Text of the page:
The Bite of the Mango was an inspirational story about a resilient girl. I admire the work she was doing as a UNICEF Special Representative for Children in Armed Conflicts. She was spreading the word about the conditions in Sierra Leone, trying to obtain help for other victims. ...more
2

Jun 12, 2012

This ia a harrowing tale and one can't help but admiring Mariatu's indomitable spirit to overcome & endure all that she has in her relatively short life.

But as for the actual writing/relating of the story..., I skimmed through some earlier reviews and noted two couple of comments that resonated with my experience reading this memoir.

1) Surprisingly, I didn't feel as emotionally engaged as I expected I would be. I think this was in part for me because there were chunks of time that were This ia a harrowing tale and one can't help but admiring Mariatu's indomitable spirit to overcome & endure all that she has in her relatively short life.

But as for the actual writing/relating of the story..., I skimmed through some earlier reviews and noted two couple of comments that resonated with my experience reading this memoir.

1) Surprisingly, I didn't feel as emotionally engaged as I expected I would be. I think this was in part for me because there were chunks of time that were skipped over in a sentence or two.

2) While the begining of the book was told in a clear simple style, which worked well with the very young age she was at that time, as her experiences piled on, her world expanded, and she grew up, the 'voice' remained relatively young. There was very few moments more mature awareness or deepened perceptions or more sophisticated epiphanies. I ultimately felt there was a lot of glossing over things/events/emotions/opinions and spent a lot of time puzzling out those 'gaps' and the associated whys/hows instead of being caught up in the active narrative.

Just few more things I mulled over after reading that I found distracted from my total immersion in the book:

People who appeared or disappeared in with just a short sentence or two. In many cases they'd either been gone or had entered Mariatu's life weeks or month earlier.

Also felt that there was a disengagement on some levels in the telling of events, which was the crux of my own lack of emotional involvement. And a few places where there was heavy exposition that I wasn't sure were true discussions that acutally happened, or were info dumps for the reader's benefit.

Still this was a book that was eye-opening, distressing and absolutely worth the reading and I'm glad I had the opportunity to do so. ...more
5

Oct 22, 2009

Mariatu Kamara was born in the country of Sierra Leone, a city wracked by civil war from 1999 - 2002. The rebel army made strong use of child soldiers, a trend that many people know about as a result of A Long Way Gone an incredibly moving book by Sierra Leonean Ishmael Beah. He was one of the boy soldiers.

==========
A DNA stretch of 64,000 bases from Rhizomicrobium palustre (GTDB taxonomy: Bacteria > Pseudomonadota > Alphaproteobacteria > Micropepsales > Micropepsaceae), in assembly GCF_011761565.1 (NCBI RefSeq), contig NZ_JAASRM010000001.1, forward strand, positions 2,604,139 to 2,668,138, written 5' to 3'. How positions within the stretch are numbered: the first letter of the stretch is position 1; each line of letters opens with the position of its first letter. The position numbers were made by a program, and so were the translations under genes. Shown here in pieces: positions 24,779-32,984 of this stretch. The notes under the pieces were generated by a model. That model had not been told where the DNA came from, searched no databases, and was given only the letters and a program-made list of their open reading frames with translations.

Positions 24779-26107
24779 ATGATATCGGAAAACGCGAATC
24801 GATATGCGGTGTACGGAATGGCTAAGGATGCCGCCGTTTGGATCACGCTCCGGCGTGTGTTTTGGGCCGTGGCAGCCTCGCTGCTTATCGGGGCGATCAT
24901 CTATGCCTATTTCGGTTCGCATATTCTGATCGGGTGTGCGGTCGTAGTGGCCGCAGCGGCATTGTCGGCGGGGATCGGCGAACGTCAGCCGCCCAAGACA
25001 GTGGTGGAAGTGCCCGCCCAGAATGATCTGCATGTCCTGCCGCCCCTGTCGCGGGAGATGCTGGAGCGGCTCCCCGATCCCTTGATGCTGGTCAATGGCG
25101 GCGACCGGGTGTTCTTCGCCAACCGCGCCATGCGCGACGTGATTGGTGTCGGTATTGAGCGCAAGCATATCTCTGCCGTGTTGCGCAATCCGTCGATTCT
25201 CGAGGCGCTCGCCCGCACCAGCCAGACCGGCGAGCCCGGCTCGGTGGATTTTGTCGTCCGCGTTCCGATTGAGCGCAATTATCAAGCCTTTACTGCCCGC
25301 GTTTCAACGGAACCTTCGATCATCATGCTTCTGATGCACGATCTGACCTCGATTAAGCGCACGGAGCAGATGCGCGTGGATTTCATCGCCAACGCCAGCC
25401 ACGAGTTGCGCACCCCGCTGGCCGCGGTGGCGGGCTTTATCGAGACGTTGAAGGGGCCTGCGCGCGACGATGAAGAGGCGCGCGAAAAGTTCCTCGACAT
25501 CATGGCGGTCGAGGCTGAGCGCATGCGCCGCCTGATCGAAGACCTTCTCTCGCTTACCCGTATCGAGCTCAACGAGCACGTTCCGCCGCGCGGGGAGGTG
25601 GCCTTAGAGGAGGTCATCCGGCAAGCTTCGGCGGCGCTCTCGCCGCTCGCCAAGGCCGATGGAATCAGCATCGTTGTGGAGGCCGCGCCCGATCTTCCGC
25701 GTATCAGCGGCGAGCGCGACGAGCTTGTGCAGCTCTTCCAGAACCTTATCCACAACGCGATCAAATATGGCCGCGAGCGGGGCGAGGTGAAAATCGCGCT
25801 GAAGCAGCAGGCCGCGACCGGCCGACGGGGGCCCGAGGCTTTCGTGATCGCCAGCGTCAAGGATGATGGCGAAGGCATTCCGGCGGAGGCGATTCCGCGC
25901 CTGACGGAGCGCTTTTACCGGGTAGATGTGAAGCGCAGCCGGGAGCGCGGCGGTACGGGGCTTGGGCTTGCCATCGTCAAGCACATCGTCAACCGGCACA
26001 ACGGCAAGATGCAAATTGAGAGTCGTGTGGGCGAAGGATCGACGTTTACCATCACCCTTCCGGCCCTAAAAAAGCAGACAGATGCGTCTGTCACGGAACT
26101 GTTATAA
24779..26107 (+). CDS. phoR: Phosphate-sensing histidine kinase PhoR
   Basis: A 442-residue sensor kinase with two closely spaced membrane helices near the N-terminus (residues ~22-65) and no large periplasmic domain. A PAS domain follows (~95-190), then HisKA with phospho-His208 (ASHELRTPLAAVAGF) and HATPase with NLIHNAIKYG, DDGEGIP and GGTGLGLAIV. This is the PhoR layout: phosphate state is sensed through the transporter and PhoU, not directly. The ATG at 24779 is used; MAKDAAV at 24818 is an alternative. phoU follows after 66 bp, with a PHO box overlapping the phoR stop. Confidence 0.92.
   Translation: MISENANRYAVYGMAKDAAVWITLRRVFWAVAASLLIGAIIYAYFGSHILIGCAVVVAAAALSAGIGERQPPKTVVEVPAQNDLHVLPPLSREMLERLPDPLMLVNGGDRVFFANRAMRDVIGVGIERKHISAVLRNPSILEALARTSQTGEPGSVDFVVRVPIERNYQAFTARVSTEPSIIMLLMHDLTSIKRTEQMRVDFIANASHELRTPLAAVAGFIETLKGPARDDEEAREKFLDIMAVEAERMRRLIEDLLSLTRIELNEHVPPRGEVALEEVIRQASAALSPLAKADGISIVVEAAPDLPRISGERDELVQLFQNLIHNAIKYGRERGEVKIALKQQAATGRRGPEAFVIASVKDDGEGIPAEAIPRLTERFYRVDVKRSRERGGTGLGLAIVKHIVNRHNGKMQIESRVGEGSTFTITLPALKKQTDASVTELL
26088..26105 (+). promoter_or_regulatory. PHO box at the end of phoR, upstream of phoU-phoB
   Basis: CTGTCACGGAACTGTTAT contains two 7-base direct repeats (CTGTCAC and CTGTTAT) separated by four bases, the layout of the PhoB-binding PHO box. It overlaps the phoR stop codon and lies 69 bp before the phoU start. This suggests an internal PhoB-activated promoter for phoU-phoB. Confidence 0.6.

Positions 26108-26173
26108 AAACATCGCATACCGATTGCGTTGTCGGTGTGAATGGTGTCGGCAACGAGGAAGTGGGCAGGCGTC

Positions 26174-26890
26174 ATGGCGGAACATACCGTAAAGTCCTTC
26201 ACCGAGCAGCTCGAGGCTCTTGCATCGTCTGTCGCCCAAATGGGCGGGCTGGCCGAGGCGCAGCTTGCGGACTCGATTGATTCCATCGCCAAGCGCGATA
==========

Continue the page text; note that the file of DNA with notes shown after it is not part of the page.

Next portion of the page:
Mariatu on the other hand was just an 11-year-old girl when her village was attacked by the rebels. The village was destroyed, many of the villagers were tortured and/or killed, the surviving Mariatu Kamara was born in the country of Sierra Leone, a city wracked by civil war from 1999 - 2002. The rebel army made strong use of child soldiers, a trend that many people know about as a result of A Long Way Gone an incredibly moving book by Sierra Leonean Ishmael Beah. He was one of the boy soldiers.

Mariatu on the other hand was just an 11-year-old girl when her village was attacked by the rebels. The village was destroyed, many of the villagers were tortured and/or killed, the surviving citizens fled into the countryside before finding sanctuary in refugee camps, and she had her hands cut off by the rebels.

She, and many children like her, were left as symbols to the country's leadership about what the rebels could accomplished. Mariatu fought through the pain and, with the help of someone from a nearby villager, found her way to a clinic. From there, she receives treatment before ending up in a refugee camp near Freetown, the capital of Sierra Leone.

Readers join her as she tells her harrowing journey. It is an internal one in which she is confronted with being a victim of war and in which she seems to lose everything including her family. It is also a physical one in which she travels from her village and on to Freetown before trips to London and Toronto give her access to education and prosthetics.

It is an amazingly moving memoir of young lady who has faced adversity and proved that she can survive. It is well-written, though presented in very simple prose. In the process, it captures her bruised innocence, which has evolved and developed into a strong will to do everything she can to fight for the rights for the youth and women victims of war.

I thought this was incredibly inspiring. Mariatu has faced so much difficulty because of what was happening in her country. To make matters worse, people made assumptions about her because of where she was from and her experiences. I had trouble putting it aside even as my bedtime came and went. ...more
3

May 16, 2014

I wanted to like this book more than I did and I feel a little bit bad about this review in advance. There are a few reasons why I didn't really connect with it as much as I'd hoped to and they are mostly based on what my initial expectations of the book were. Perhaps the fault lies more with me than with the writer, nevertheless, it's my personal review.

1. The history buff in me had hoped for a bit more background and insight to the civil war in Sierra Leone at that time. As it were, the book I wanted to like this book more than I did and I feel a little bit bad about this review in advance. There are a few reasons why I didn't really connect with it as much as I'd hoped to and they are mostly based on what my initial expectations of the book were. Perhaps the fault lies more with me than with the writer, nevertheless, it's my personal review.